Republican Collins urges Senate hearings on high court pick

A moderate Republican senator heaped praise on President Barack Obama’s Supreme Court nominee on Tuesday, bucking Senate Republican leaders in calling for confirmation hearings but saying she was not optimistic enough others in her party would agree.

Susan Collins of Maine became only the second Republican senator to meet with Merrick Garland since Obama nominated the centrist appellate judge last month to fill the court’s vacancy left by the Feb. 13 death of Justice Antonin Scalia.

The hourlong meeting came at a time when Republican senators are facing mounting pressure from conservative activists to go along with Senate Majority Leader Mitch McConnell’s plan to block any nominee chosen by Obama.

“The meeting left me more convinced than ever that the process should proceed. The next step, in my view, should be public hearings before the Judiciary Committee,” Collins told reporters.

Collins called Garland “well-informed, thoughtful, impressive, extraordinarily bright and with a sensitivity” toward the roles assigned under the U.S. Constitution to the government’s executive, legislative and judicial branches.

Garland met last week with Illinois Senator Mark Kirk, who called fellow Republicans “closed-minded” for refusing to consider the nomination.

McConnell and Senate Judiciary Committee Chairman Chuck Grassley have shut the door on hearings or a vote to confirm Garland. They have said Obama’s successor, who will be elected on Nov. 8 and take office on Jan. 20, should fill the vacancy.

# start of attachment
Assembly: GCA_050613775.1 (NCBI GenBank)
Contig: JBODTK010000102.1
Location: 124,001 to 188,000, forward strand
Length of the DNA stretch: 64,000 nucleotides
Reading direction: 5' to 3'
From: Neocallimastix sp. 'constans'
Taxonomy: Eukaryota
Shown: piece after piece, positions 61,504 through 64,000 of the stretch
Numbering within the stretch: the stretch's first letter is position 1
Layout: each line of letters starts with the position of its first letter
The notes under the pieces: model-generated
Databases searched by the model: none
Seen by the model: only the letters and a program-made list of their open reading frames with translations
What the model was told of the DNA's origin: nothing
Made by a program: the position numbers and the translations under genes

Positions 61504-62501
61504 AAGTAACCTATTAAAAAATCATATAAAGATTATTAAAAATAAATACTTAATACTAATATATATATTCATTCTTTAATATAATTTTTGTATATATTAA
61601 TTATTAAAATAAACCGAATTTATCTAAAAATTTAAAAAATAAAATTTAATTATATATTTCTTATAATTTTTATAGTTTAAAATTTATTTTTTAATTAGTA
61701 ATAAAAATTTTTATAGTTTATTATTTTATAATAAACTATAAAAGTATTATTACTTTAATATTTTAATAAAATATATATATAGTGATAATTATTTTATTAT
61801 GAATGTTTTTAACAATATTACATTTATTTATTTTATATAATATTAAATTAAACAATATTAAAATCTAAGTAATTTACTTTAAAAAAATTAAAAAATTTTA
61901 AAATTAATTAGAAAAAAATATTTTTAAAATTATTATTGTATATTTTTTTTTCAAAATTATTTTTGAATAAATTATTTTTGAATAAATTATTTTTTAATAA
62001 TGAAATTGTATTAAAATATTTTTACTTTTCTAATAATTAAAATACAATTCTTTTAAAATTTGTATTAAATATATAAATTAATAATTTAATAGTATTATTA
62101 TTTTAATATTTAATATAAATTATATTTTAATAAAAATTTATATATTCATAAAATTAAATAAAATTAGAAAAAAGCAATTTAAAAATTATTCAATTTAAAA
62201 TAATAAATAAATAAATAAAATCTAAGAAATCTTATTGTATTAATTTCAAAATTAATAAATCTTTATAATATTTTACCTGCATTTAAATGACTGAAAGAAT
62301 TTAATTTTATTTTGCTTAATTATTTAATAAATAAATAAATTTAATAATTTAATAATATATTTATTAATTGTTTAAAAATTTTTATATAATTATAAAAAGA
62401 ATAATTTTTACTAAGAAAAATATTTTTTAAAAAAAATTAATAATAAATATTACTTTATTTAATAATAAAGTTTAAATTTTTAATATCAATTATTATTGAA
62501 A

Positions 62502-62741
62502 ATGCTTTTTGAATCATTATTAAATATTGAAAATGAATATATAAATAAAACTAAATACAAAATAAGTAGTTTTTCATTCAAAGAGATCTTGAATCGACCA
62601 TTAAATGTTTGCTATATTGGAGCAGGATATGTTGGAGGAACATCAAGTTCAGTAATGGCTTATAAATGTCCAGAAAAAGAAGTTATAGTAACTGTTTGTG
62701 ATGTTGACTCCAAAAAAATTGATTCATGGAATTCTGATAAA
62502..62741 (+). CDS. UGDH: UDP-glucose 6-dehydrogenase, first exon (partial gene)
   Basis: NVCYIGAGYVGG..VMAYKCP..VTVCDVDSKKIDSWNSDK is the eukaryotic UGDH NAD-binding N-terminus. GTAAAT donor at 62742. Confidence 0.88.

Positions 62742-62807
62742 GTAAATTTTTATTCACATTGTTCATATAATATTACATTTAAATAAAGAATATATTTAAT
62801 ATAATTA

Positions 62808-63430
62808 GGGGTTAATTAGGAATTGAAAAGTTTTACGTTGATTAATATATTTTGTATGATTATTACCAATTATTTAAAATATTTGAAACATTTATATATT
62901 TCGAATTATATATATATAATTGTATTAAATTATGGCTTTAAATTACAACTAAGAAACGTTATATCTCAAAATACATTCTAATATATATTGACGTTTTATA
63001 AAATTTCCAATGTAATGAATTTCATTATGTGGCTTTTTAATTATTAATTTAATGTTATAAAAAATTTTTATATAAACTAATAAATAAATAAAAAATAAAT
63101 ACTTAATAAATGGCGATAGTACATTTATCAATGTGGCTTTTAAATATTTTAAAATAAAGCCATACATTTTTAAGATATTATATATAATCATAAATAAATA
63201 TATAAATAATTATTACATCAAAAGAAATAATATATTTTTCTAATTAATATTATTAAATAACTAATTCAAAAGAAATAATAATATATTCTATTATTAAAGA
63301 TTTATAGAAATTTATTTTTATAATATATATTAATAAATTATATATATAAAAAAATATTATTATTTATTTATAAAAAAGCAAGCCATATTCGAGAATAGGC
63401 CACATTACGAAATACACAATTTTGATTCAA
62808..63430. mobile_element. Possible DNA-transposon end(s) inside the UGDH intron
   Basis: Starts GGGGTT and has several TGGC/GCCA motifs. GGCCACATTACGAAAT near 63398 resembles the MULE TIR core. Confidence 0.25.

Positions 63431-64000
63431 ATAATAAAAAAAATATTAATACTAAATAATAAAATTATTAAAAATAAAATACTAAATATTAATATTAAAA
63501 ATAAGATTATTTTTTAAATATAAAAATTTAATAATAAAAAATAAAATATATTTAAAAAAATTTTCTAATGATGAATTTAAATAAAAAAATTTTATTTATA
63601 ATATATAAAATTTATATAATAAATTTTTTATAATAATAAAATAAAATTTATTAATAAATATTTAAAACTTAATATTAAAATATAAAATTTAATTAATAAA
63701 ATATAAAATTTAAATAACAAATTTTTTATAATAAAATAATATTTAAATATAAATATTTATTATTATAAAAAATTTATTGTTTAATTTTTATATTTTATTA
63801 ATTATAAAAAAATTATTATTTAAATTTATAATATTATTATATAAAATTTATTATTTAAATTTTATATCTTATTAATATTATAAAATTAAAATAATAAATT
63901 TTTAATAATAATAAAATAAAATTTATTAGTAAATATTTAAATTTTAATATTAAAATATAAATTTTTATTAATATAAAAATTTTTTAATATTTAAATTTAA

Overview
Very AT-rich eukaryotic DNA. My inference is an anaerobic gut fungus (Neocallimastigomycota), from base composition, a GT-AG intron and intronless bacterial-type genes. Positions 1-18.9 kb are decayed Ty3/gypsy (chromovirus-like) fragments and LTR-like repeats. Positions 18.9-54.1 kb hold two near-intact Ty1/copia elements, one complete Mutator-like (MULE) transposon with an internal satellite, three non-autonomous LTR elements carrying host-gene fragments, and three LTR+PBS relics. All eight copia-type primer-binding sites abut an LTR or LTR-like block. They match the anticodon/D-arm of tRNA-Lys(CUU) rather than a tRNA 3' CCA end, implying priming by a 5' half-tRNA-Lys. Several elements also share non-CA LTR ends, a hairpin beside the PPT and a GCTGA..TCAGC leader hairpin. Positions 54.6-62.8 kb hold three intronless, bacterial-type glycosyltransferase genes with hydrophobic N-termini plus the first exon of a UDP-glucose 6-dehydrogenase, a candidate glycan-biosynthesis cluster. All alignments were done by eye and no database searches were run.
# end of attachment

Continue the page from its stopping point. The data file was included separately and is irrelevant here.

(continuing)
Grassley has invited Garland to a breakfast meeting to explain in person why he will not hold hearings, a Grassley spokeswoman said on Monday.

Collins said she was not optimistic she would be able to sway enough of her fellow Republicans to begin a formal confirmation process during this volatile and unpredictable presidential and congressional election year.

The court is evenly split 4-4 between conservatives and liberals following Scalia’s death, meaning his successor could influence its ideological direction for years to come.

Republican Arizona Senator Jeff Flake, set to meet next week with Garland, said if a Democrat wins the presidential election, Garland should be confirmed by the Senate “in a heartbeat” during a post-election legislative session.

Some Republicans are concerned that Hillary Clinton, the front-runner for the Democratic presidential nomination, would select a more liberal nominee than Garland.

Flake’s fellow Judiciary Committee member Lindsey Graham dismissed the idea of such a “lame-duck” session to confirm Garland.

“Absolutely not,” the South Carolina Republican said, adding, “I don’t think that’s fair to the (presidential election) winner. Let’s see what the Democrats say if Hillary Clinton wins.”

(Reporting by Richard Cowan; Additional reporting by Susan Cornwell; Editing by Will Dunham)